This is an archived article that was published on in 2016, and information in the article may be outdated. It is provided only for personal research purposes and may not be reprinted.

The lesson of the 2016 Legislative session so far? Don't mess with mommy bloggers.

It was opposition from the blogger community and so-called "affiliate" marketers that appears to have doomed a bill aimed at collecting sales tax from online purchases — a gap in the current tax code that is currently costing Utah more than $180 million in lost revenue a year.

The bill was a priority for Utah retailers, Senate leaders and has been repeatedly pointed to for months as a crucial way for Utah to fund government needs in the years ahead.

But the bill sponsor, Rep. Mike McKell, R-Spanish Fork, walked away from the bill on Monday night — with just three days left in the session ­— concerned that he could cost an estimated 10,000 bloggers hundreds of thousands of dollars they are paid to promote goods for retail behemoth Amazon.

In an email to retailers, David Davis, president of the Utah Retail Association, which had worked for months lobbying lawmakers to support the legislation, said he believes there were enough votes to pass the bill last week and McKell stalled, then "in a very heated meeting" said Monday he wouldn't sponsor the bill.

"It appears at this point that the bill is dead for this session," Davis said.

The prospects for the bill took another major hit Tuesday night, when the House Revenue and Taxation Committee refused to pass a similar bill sponsored by Sen. Wayne Harper, R-Taylorsville, out of committee.

McKell said he pulled the plug on the bill because he had heard from scores of bloggers who would lose a source of income if the bill went through.

"In the end, what I determined was I wasn't able to fix the problem for our advertisers and bloggers across the state," McKell said.

The bloggers are paid by Amazon — the Moby Dick of online sales — to post links to products on their blog sites. That transaction was the commercial "nexus" that Utah planned to use to require Amazon to begin having to pay taxes on purchases Utahns make through the web platform.

But Amazon, in an email sent to McKell Monday evening, said it would terminate its relationships with the affiliate advertisers in Utah, cutting the strings to Utah and letting the White Whale off the hook.

"Given the fact that Amazon was really willing to pull those affiliate contracts, in the end there was no benefit to the state because we weren't going to collect that online sales tax and we were going to lose that revenue in income tax from those families," McKell said.

Davis said that he understands the concerns of the bloggers about possible loss of their income.

"On the other hand, we have brick-and-mortar businesses that are present here in the state that are employing Utahns, that are paying property taxes, that are paying payroll taxes, and our main streets are drying up," Davis said. "These are folks who I think add texture to our community, they support our local events here, our little league baseball teams. They're part of what makes our community a community."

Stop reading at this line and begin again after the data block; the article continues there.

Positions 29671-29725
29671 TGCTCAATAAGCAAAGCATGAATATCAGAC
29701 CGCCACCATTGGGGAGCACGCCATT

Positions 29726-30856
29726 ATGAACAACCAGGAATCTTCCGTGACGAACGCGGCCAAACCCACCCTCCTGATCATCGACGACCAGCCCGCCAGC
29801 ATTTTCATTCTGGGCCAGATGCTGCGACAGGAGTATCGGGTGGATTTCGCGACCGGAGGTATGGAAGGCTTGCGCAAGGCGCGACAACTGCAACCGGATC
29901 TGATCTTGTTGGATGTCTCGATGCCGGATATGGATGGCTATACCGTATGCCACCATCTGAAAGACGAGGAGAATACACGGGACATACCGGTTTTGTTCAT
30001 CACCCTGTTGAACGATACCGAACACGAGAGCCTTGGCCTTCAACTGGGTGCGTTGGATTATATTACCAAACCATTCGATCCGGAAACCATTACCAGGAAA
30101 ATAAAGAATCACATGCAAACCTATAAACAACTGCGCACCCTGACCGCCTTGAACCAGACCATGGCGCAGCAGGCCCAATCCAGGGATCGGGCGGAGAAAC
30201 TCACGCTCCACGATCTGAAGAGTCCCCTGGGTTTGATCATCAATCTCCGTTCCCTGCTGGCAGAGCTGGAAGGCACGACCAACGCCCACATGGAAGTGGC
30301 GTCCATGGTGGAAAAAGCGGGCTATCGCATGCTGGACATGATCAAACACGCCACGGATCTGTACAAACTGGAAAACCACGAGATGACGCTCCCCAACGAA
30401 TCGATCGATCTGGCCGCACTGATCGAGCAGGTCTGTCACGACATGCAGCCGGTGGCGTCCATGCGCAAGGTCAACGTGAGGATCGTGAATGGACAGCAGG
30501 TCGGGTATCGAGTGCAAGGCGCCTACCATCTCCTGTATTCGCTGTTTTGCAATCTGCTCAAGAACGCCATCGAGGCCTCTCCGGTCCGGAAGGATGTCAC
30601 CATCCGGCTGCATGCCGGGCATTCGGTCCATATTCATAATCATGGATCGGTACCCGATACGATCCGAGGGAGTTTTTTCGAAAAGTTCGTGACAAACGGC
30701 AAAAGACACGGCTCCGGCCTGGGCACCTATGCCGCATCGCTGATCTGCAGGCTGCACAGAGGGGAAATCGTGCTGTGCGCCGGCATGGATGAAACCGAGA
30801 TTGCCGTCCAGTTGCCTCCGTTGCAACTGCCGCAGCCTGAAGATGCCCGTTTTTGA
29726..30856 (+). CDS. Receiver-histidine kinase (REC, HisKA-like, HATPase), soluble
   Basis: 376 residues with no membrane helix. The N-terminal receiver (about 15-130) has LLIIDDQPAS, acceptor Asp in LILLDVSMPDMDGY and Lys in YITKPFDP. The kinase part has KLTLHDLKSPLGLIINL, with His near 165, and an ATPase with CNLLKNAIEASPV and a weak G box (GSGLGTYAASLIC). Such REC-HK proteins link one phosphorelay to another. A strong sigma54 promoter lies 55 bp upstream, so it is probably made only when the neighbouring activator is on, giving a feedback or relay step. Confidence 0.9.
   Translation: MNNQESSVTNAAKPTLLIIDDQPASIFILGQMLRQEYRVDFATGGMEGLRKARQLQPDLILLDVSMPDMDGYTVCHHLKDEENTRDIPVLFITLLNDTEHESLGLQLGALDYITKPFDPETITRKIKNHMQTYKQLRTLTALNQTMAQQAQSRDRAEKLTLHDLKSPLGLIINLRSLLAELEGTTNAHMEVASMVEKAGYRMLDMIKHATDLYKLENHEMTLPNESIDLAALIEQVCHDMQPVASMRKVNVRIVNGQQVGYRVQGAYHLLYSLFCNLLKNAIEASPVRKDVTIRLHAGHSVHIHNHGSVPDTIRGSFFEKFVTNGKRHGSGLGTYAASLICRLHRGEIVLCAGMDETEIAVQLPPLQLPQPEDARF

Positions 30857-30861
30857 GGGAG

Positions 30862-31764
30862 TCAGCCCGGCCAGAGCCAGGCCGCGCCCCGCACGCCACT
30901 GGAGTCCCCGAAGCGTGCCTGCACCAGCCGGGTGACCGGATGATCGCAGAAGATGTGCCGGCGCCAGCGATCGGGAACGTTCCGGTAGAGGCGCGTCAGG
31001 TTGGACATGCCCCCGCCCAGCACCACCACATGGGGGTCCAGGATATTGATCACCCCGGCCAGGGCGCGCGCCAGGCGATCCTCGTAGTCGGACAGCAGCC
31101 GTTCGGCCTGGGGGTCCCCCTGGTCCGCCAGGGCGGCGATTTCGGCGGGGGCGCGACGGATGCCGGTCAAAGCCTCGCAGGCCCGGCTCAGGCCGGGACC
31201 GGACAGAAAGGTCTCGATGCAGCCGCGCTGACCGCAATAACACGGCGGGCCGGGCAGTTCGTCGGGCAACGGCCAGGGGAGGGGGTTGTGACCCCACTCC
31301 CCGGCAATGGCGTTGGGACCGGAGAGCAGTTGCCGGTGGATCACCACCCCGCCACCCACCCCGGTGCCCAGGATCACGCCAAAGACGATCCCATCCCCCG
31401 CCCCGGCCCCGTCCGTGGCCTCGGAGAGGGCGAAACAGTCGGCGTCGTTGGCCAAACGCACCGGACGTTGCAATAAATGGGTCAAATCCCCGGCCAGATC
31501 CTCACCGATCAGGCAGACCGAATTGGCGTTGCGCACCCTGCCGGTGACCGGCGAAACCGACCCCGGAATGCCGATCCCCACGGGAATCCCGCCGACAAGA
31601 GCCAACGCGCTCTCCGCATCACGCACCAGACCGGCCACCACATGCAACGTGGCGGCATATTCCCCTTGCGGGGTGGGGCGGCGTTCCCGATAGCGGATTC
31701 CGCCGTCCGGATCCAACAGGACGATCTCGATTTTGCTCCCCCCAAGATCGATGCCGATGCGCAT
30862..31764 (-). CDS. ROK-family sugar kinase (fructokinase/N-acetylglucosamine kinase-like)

Katie Reed is one of those mommy bloggers who told lawmakers that HB235 would have jeopardized her income. Her blog, "A Mother Thing," features recipes, design and fashion pointers, and occasional product reviews.

For the past five years, Amazon has periodically provided the Murray mother of three young boys between the ages of 1 and 5 with items to review and has paid her a small commission if people click through from her site to purchase the item. She makes about $100 a month, a small piece of what she makes blogging.

"I'm a full-time, stay-at-home mom, so blogging is my contribution to my family. It's how we bought our new house," she said. "It's how I make my living."

Other affiliates make much more, she said, some as much as $100,000 a year, money that would have disappeared if HB235 had passed.

Natalie Martins is an "affiliate marketer" who told the House committee that she was driven from California when that state tried to tax the Internet and the companies she promoted cut off contracts. She said she is a stay-at-home mom and uses the money she makes to pay for therapy for her child with autism.

It's not just the mommy bloggers who have such relationships with Amazon. Video gamers, photographers, music junkies and any other blog that can drive traffic to Amazon can participate as affiliates.

Reed remains wary that the bill may make a comeback, but for now she's pleased that it may not pass this session.

"Right now, it's a really good thing for us [that the bill appears dead] because every state this has been passed in, Amazon, as well as other companies, have completely pulled their affiliate programs and that affects us so much," she said in an interview Tuesday.

McKell's legislation was designed so that the general sales tax rate would be reduced to offset the taxes collected from Internet sales ­— meaning it would not generate new revenue for the state for the first several years, but would begin to bring money into state coffers as online sales increase in the coming years.

Having not made it through the House by the required deadline, and with Harper's bill defeated Tuesday night, the issue is almost certainly dead for this session, but McKell and others say they will continue to work on the issue over the summer, hoping to resolve the thorny issue by the 2017 legislative session.

Twitter: @RobertGehrke